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Exchange 2003 internet mail routing help

Posted on 2004-09-09
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Last Modified: 2012-06-21
2000 domain
Exchange 2003 on Server 2003
Internet mail server

In our SMTP connecter we are forwarding all mail through our external mail server.. We have noticed that when mail comes in to an address that has been deleted and no longer exists it will bounce back and forth between exchange 2003 and the external mail server about 30 times. I have a feeling this is what causing the errors but do not know how to resolve.



Receiving a lot of errors in event viewer on Exchange 2003 server

Event Type:      Error
Event Source:      MSExchangeTransport
Event Category:      NDR
Event ID:      3005
Date:            9/9/2004
Time:            2:23:34 PM
User:            N/A
Computer:      exchange2003
Description:
A non-delivery report with a status code of 4.4.6 was generated for recipient rfc822;johndoe@abc.NET (Message-ID  <55310761-2-1-1094751042@xpedite.com>).  
Cause: The maximum hop count was exceeded for this message.  This non-delivery report can also be caused if a looping condition exists between sending and receiving servers that are not in the same Exchange organization. In this situation, the message bounces back and forth until the hop count is exceeded.  A configuration error in the e-mail system can also cause the message to bounce between two servers or to be forwarded between two recipients.      
Solution: The maximum hop count is a property set on each virtual server and you can manually override it.  The default maximum hop count is 15. Also, check for any situations that might cause loops between servers.
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Question by:jamieb2222
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by:Sembee
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If it is only doing it for non existant users then enable the feature for Exchange to filter out non-existant users.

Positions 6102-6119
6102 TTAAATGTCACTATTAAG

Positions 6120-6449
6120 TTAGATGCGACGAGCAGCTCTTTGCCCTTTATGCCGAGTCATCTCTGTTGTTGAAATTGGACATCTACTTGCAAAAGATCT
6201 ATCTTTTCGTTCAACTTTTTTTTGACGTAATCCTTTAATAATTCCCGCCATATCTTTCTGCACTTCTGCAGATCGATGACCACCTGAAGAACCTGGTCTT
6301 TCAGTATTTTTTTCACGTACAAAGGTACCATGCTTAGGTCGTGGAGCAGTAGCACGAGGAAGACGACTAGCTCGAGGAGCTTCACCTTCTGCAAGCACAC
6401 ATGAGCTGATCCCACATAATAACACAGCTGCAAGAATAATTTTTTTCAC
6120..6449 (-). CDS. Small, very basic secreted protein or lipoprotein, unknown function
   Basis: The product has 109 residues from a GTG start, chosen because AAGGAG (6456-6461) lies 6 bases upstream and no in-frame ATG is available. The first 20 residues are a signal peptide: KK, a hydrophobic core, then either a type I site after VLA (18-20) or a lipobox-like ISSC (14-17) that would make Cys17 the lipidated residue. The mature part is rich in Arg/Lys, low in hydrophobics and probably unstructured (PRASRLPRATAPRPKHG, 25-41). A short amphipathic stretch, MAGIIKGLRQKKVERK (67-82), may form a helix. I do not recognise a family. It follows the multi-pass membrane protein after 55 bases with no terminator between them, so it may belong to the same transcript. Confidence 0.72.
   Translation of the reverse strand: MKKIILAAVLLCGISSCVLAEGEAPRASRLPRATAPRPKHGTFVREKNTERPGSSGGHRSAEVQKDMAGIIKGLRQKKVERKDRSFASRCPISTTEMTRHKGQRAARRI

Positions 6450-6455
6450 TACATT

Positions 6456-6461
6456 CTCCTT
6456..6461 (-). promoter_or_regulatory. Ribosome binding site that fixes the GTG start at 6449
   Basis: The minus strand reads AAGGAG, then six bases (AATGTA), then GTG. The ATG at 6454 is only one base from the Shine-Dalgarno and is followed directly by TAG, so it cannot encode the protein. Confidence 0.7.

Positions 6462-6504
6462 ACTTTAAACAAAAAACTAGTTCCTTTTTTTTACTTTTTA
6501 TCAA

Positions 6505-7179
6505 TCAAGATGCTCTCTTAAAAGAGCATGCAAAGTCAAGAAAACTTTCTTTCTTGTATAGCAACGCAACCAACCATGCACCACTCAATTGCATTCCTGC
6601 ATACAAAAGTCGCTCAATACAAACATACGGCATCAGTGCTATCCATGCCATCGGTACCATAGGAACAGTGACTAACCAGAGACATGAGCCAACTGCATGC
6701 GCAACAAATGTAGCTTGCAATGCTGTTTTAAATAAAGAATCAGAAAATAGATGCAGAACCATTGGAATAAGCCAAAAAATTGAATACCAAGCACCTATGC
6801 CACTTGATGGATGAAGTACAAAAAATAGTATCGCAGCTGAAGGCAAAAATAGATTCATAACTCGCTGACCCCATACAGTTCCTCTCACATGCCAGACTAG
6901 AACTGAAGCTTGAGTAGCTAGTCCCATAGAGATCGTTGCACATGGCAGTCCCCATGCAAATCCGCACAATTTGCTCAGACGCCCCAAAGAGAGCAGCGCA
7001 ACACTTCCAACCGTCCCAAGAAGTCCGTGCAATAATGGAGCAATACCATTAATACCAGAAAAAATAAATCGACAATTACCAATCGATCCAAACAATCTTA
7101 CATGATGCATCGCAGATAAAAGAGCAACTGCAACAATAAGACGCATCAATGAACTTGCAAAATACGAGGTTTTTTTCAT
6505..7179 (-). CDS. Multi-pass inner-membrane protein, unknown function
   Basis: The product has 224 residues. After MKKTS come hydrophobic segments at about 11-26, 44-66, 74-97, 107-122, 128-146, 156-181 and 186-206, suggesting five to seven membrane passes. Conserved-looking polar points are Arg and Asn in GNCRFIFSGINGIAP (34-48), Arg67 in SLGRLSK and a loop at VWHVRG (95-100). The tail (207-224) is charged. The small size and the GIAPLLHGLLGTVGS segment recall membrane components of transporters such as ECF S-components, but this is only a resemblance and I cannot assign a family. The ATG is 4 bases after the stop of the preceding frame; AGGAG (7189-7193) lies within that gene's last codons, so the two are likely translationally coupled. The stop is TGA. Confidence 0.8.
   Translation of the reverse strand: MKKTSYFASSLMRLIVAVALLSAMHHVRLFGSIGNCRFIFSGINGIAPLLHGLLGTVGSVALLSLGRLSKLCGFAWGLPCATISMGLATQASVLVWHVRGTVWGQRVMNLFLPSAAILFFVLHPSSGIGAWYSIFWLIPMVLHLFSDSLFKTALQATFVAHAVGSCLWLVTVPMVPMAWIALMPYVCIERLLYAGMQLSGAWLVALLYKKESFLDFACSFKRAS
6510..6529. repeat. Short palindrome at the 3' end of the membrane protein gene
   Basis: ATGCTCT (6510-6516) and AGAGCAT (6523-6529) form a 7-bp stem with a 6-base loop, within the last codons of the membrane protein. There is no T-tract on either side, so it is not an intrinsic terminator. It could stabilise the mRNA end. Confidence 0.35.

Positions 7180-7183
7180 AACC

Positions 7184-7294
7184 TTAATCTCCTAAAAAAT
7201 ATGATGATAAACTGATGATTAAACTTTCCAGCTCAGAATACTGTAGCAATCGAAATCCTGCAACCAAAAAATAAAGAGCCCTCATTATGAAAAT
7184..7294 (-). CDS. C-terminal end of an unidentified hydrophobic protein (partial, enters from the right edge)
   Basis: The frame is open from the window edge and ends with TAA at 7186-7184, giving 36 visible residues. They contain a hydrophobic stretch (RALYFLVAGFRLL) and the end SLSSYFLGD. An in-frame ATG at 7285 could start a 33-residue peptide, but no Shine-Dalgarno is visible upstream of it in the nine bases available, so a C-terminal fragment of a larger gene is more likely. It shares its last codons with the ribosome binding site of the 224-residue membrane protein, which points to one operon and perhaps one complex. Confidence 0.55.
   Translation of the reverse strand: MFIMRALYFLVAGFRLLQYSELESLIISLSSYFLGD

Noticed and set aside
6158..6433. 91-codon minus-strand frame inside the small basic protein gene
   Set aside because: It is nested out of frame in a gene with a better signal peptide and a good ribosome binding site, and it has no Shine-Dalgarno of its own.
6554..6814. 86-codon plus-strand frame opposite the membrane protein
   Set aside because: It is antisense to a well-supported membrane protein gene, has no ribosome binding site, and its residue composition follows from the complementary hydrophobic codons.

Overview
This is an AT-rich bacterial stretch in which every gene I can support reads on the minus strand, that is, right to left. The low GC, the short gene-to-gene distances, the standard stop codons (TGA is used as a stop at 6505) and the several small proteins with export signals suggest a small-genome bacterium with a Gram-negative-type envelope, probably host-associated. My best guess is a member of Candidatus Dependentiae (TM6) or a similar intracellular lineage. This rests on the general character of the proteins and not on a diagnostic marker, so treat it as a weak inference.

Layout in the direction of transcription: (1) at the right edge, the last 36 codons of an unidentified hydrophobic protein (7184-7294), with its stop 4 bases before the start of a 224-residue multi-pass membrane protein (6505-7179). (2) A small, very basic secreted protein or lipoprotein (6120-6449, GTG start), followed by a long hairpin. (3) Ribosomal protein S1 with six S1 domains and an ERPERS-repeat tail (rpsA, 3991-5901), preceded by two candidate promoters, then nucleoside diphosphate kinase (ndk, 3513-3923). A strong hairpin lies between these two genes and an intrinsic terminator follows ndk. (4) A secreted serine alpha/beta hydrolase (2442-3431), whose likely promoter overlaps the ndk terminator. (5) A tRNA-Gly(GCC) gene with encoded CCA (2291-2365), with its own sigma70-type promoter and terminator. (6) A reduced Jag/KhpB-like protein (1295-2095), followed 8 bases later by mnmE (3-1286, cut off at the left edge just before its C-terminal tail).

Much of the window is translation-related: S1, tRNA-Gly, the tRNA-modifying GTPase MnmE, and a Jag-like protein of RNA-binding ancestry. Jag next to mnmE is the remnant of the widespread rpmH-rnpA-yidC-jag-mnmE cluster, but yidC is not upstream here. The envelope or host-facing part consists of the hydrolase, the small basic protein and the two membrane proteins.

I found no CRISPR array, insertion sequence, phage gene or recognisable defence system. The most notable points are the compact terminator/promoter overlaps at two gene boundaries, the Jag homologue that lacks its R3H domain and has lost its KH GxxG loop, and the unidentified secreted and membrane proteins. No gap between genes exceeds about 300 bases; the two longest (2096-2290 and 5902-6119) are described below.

To enable this option:

1. Expand ESM, Message Delivery.
2. Right click on "Message Delivery" and choose Properties.
3. Click on the tab "Recipient Filtering".
4. Enable the option "Filter Recipients who are not in the directory."

You then need to enable the Recipient Filter on the SMTP Server.

1. Still in ESM, Expand Admin Groups, <your admin groups>, Server, <your server>, Protocols, SMTP.
2. Right click on SMTP Virtual Server and choose Properties.
3. Click on "Advanced" next to the IP address on the first tab.
4. With the IP address selected, choose "Edit".
5. Enable "Apply Recipient Filter".
6. Click Apply/OK until clear.  

Simon.
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by:jamieb2222
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Thank you Simon,
That worked and was very helpful. Now that I have turned this on when I email from an outside account to a former employee I do not receive a NDR (johndoe@company.com) I do however receive a NDR when I send to a non valid company address. (ljljljlj@company.com)
Any Ideas?
Thank you
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by:jamieb2222
Comment Utility
Update we are recieving the same errors again and the mail is looping after adding the recipient filter.
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by:Sembee
Comment Utility